The Coalition for Syringe Access Applauds Shift in Congressional Policy on Funding for Syringe Services

According to the Centers for Disease Control and Prevention, more than 1.2 million Americans are living with HIV, and approximately 50,000 new HIV infections are diagnosed each year. An estimated 3.2 million Americans have hepatitis C (HCV), with nearly 30,000 cases diagnosed in 2013, representing a 151 percent rise from 2010. Recent HIV and HCV outbreaks in Indiana and Kentucky, which are largely driven by injection drug use, further spotlight these national epidemics.

What if a simple adjustment to congressional policy could help stop the spread of these diseases and lower healthcare costs – without costing taxpayers another dime?

Under current law, states are banned from using federal resources allocated for public health and prevention to support syringe access programs. Syringe access programs help prevent the spread of disease by reducing the sharing of syringes and provide critical addiction and healthcare services. It’s time for Congress to lift the ban and allow states the freedom to decide whether syringe access programs will be an effective healthcare initiative in their communities. 

194 syringe access programs in
35 states, DC & Puerto Rico

Syringe access programs provide free sterile syringes and ensure safe disposal of used syringes. Most of these programs also offer a variety of social services, including HIV, HCV, and hepatitis B screenings; referrals to HIV, viral hepatitis, and substance abuse treatment and counseling programs; hepatitis A and B vaccinations; and on-site medical care including overdose prevention training and supplies.
 

Syringe Access Programs...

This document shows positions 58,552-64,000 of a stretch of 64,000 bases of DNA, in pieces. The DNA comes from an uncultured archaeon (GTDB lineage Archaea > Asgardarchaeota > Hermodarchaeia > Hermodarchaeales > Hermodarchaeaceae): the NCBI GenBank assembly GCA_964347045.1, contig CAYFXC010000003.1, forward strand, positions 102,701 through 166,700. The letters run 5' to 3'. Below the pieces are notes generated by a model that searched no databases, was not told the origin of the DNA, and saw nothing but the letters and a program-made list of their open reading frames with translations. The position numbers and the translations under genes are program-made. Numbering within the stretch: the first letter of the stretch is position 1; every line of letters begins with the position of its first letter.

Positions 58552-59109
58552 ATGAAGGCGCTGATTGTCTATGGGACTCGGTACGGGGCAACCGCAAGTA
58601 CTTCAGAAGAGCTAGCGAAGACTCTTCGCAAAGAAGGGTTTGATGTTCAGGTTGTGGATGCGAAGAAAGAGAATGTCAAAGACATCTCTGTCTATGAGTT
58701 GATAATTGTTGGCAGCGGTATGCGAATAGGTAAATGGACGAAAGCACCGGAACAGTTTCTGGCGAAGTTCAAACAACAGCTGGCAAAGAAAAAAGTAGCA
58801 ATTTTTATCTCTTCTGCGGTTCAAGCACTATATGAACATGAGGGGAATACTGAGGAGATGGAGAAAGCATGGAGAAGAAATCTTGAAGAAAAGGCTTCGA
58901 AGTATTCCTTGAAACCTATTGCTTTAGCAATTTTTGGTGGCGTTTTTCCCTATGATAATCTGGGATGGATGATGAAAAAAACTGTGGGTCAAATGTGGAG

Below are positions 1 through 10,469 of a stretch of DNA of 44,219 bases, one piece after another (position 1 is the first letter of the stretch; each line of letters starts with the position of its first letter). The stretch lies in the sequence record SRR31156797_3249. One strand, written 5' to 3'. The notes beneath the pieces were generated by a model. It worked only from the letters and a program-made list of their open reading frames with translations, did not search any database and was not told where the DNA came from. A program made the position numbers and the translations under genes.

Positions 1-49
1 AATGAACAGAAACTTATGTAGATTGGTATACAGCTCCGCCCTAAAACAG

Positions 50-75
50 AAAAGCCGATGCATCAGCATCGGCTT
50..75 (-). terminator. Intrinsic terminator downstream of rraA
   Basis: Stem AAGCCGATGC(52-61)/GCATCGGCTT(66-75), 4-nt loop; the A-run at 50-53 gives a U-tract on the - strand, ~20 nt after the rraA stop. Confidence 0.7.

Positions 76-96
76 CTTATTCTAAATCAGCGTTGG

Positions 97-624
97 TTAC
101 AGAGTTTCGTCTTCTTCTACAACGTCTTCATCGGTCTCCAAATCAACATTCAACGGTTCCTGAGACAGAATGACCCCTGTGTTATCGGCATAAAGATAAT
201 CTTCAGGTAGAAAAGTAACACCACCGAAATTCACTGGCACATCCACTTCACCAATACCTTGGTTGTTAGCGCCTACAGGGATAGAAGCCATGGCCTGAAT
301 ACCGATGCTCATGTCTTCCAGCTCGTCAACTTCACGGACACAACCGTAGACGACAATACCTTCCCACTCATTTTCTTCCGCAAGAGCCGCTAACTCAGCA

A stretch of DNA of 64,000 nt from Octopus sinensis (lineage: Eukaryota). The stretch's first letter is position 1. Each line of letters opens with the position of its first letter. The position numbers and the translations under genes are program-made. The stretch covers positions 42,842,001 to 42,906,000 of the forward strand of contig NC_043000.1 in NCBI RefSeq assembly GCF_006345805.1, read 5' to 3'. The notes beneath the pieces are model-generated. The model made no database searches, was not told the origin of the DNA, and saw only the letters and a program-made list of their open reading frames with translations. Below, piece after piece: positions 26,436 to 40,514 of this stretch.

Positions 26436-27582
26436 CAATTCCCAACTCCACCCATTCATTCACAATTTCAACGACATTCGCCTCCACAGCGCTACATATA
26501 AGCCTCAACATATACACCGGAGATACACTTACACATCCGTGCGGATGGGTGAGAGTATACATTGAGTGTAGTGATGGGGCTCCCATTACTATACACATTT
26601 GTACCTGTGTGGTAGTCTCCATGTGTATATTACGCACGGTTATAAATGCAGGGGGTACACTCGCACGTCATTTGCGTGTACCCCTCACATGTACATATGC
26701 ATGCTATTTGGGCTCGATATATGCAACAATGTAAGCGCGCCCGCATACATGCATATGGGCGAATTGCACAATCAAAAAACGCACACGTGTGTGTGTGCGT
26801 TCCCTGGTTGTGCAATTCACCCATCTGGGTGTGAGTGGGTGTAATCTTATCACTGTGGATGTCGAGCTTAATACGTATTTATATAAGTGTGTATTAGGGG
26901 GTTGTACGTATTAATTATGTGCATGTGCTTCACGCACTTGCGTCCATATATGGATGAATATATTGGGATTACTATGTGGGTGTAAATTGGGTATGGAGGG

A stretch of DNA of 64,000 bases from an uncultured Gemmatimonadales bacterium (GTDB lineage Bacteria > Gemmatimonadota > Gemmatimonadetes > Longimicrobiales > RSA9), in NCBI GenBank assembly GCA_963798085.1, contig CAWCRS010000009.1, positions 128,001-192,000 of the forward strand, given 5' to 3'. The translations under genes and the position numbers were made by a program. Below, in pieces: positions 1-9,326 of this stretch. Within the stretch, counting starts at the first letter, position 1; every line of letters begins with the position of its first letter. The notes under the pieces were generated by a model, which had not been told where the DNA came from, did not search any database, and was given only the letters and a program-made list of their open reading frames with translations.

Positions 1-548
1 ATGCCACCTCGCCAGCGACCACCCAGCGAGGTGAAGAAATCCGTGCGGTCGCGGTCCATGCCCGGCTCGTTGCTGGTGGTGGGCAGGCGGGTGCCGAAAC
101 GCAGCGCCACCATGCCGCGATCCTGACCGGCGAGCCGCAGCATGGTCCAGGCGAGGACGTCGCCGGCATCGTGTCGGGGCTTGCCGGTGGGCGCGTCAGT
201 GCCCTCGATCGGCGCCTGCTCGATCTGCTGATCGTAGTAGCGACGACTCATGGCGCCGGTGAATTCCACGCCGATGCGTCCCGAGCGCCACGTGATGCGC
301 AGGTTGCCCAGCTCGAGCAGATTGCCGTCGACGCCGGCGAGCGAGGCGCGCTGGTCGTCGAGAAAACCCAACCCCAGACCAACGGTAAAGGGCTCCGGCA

Help Save Lives and Promote Recovery

These programs have been on the front lines of overdose prevention for decades, providing naloxone training and supplies needed to save lives. Additionally, syringe access programs provide a bridge to medical services, including drug treatment. An Institute of Medicine study confirms syringe access programs do not encourage the initiation of drug use nor do they increase the frequency of drug use among current users. 

 Promote Public Health

In New York City, where 50 percent of all injection drug users were living with HIV in the early 1980s, syringe access programs have helped put an end to new drug-related transmission of the virus. In Washington, D.C., syringe access programs helped reduce drug-related transmission of HIV by more than 80 percent. 

Preserve Public Safety

In Portland, Oregon, the number of improperly discarded syringes dropped by almost two-thirds after the implementation of a syringe access program. A study of Connecticut police officers found that needle stick injuries were reduced by two-thirds after implementing syringe access programs. By comparison, a study in San Diego, which does not have a syringe access program, found 30 percent of police officers have been stuck by a needle at one point in their careers, with more than 27 percent of those injured experiencing two or more needle stick injuries. 

 

The Coalition for Syringe Access is a national organization of stakeholders, from medical societies, to policy and community groups, to the individual programs working in communities to provide prevention and health care services.

30 for 30 Campaign
AIDS Foundation of Chicago
AIDS United
American Medical Student Association
Cincinnati Exchange Project
Drug Policy Alliance
The Foundation for AIDS Research (amfAR)
Harm Reduction Coalition
HIV Medicine Association
HIV Prevention Justice Alliance
Human Rights Campaign
 

Inter-Faith Criminal Justice Coalition
Infectious Diseases Society of America
NAACP
National Alliance of State and Territorial AIDS Directors
National LGBTQ Task Force
National Viral Hepatitis Roundtable
Open Society Policy Center
Ryan White Medical Providers Coalition
United Methodist Church, General Board of Church and Society
Urban Coalition for HIV/AIDS Prevention Services